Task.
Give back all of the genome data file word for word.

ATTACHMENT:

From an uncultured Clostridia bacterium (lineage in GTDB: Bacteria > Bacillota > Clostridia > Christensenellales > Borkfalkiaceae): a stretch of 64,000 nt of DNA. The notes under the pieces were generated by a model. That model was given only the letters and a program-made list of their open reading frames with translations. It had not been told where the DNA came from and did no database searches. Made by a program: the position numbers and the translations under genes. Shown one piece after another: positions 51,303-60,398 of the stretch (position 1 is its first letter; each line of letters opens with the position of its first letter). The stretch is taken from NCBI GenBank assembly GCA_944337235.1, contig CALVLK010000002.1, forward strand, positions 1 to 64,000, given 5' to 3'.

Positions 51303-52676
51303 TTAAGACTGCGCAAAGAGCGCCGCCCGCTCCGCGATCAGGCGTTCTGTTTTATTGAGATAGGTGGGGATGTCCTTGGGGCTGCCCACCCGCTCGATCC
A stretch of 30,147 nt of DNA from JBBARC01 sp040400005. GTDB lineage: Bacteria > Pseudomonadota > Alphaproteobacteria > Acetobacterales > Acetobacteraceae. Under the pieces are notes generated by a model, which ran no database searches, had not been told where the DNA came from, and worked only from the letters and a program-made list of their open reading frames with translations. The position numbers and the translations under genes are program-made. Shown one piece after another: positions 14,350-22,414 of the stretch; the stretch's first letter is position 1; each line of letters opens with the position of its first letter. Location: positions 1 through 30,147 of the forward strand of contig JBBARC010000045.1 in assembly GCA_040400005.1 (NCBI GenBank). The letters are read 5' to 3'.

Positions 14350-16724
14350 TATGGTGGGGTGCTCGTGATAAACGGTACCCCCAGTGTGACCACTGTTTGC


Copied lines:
From an uncultured Clostridia bacterium (lineage in GTDB: Bacteria > Bacillota > Clostridia > Christensenellales > Borkfalkiaceae): a stretch of 64,000 nt of DNA. The notes under the pieces were generated by a model. That model was given only the letters and a program-made list of their open reading frames with translations. It had not been told where the DNA came from and did no database searches. Made by a program: the position numbers and the translations under genes. Shown one piece after another: positions 51,303-60,398 of the stretch (position 1 is its first letter; each line of letters opens with the position of its first letter). The stretch is taken from NCBI GenBank assembly GCA_944337235.1, contig CALVLK010000002.1, forward strand, positions 1 to 64,000, given 5' to 3'.

Positions 51303-52676
51303 TTAAGACTGCGCAAAGAGCGCCGCCCGCTCCGCGATCAGGCGTTCTGTTTTATTGAGATAGGTGGGGATGTCCTTGGGGCTGCCCACCCGCTCGATCC
A stretch of 30,147 nt of DNA from JBBARC01 sp040400005. GTDB lineage: Bacteria > Pseudomonadota > Alphaproteobacteria > Acetobacterales > Acetobacteraceae. Under the pieces are notes generated by a model, which ran no database searches, had not been told where the DNA came from, and worked only from the letters and a program-made list of their open reading frames with translations. The position numbers and the translations under genes are program-made. Shown one piece after another: positions 14,350-22,414 of the stretch; the stretch's first letter is position 1; each line of letters opens with the position of its first letter. Location: positions 1 through 30,147 of the forward strand of contig JBBARC010000045.1 in assembly GCA_040400005.1 (NCBI GenBank). The letters are read 5' to 3'.

Positions 14350-16724
14350 TATGGTGGGGTGCTCGTGATAAACGGTACCCCCAGTGTGACCACTGTTTGC